Transocean is the owner of the Deepwater Horizon. Today, it took legal action in a Texas federal district court to limit its liability for the damages arising out of the well blowout. The rig was worth somewhere in the neighborhood of $650 million before it sunk to the bottom of the Gulf. Transocean claims it's now worth about $27 million.

Why does the value of the rig matter? Because the Limitation of Liability Act, under certain circumstances, caps a vessel owner's total liability at the value of the vessel at the conclusion of its voyage.

Whether Transocean will be successful remains to be seen, but it appears the case law is not on its side. The case of In re JAHRE SPRAY, 1996 U.S. Dist. LEXIS 11594 (D. N.J. 1996) arose from the discharge of oil into the Delaware River. Some of the oil came from the M/V Jahre Spray, leading the vessel owner to file a limitation of liability action. Several parties answered the complaint, and argued that the Limitation of Liability Act of 1851 should not apply in oil spill cases. The court agreed.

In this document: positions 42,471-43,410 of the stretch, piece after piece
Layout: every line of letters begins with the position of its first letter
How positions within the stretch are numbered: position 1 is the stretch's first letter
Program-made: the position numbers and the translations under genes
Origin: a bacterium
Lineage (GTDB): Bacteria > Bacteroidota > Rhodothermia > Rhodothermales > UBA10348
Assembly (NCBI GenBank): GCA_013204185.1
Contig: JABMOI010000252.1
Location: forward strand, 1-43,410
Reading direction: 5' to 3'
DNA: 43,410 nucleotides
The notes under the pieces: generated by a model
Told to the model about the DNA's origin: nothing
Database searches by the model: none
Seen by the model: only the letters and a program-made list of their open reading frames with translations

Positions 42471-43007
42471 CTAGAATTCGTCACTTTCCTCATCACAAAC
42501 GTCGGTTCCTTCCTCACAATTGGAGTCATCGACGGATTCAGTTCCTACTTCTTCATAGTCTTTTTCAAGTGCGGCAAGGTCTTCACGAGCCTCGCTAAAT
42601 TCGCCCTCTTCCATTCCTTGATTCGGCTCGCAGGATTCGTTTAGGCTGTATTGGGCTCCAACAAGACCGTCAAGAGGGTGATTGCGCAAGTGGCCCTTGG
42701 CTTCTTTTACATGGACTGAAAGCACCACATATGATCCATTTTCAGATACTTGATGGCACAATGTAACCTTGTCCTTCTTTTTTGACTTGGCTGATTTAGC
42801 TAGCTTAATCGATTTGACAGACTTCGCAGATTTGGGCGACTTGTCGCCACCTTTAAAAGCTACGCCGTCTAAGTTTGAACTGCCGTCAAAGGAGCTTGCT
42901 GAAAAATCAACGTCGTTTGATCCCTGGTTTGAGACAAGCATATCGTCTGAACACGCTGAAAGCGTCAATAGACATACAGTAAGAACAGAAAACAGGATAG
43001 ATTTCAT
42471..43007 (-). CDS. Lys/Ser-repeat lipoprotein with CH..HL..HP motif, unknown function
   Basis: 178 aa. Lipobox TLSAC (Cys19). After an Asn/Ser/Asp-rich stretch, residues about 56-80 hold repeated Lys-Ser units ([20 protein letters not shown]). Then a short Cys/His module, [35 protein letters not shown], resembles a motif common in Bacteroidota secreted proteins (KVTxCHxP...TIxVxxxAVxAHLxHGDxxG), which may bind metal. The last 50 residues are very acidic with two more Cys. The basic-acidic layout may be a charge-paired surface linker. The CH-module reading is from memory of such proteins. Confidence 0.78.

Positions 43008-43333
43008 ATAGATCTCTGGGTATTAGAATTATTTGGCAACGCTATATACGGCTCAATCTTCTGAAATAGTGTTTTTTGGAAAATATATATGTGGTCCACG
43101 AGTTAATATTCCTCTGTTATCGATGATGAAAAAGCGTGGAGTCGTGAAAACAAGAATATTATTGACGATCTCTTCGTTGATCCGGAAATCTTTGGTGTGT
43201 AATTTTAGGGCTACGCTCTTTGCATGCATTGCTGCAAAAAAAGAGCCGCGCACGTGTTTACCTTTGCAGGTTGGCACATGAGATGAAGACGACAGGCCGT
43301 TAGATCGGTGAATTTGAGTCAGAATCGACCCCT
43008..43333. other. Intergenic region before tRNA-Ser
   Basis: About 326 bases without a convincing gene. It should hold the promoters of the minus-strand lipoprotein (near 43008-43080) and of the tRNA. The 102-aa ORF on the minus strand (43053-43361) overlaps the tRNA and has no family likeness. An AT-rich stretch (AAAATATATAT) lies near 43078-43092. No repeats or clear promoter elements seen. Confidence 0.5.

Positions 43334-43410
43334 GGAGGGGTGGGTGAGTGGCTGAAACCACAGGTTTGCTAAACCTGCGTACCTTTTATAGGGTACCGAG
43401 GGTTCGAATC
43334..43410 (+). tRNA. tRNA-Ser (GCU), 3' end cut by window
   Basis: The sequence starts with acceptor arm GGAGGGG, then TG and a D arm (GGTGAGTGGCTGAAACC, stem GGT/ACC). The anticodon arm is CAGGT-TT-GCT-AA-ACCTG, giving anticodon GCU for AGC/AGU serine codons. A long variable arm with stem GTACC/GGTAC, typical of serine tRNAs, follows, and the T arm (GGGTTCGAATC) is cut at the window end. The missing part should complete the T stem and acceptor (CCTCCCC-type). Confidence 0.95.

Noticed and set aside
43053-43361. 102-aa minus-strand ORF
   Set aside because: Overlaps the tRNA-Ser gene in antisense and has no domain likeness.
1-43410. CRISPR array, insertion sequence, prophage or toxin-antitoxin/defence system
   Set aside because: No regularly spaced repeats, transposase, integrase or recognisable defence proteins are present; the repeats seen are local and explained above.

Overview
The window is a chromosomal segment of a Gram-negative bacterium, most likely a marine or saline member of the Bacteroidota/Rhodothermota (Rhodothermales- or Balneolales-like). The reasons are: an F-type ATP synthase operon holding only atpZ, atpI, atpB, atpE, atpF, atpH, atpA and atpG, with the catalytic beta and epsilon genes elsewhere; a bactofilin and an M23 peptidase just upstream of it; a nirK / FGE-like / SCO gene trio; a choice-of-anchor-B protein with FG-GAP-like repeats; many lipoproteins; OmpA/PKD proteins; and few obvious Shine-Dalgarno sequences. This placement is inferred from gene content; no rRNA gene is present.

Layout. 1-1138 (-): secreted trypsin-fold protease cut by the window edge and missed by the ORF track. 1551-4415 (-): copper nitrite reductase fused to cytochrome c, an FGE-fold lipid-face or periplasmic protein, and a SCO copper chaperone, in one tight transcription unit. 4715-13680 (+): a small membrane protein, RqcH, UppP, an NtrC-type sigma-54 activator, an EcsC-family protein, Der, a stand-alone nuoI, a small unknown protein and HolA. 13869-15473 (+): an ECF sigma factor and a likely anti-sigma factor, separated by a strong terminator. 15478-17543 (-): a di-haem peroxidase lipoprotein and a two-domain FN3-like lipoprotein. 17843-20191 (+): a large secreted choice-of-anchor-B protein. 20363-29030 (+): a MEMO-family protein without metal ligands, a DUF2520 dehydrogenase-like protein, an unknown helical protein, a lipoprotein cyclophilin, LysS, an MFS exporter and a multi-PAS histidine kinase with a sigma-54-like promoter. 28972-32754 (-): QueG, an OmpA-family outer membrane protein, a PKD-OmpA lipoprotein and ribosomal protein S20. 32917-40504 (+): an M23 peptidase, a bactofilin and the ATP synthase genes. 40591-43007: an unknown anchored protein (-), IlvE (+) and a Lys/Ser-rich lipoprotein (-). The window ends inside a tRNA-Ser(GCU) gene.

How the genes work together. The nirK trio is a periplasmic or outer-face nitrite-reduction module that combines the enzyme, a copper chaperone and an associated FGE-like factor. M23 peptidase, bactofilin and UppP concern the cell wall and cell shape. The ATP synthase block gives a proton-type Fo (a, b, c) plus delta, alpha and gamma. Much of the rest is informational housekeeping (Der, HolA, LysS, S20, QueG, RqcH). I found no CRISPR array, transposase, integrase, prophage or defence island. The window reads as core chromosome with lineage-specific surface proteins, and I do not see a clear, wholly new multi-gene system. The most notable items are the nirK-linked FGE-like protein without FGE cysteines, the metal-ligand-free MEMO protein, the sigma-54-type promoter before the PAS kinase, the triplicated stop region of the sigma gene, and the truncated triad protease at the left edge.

Numerous courts have favorably cited the In re JAHRE SPRAY action since it was decided in 1996. Here's hoping the Texas federal district court joins the crowd.


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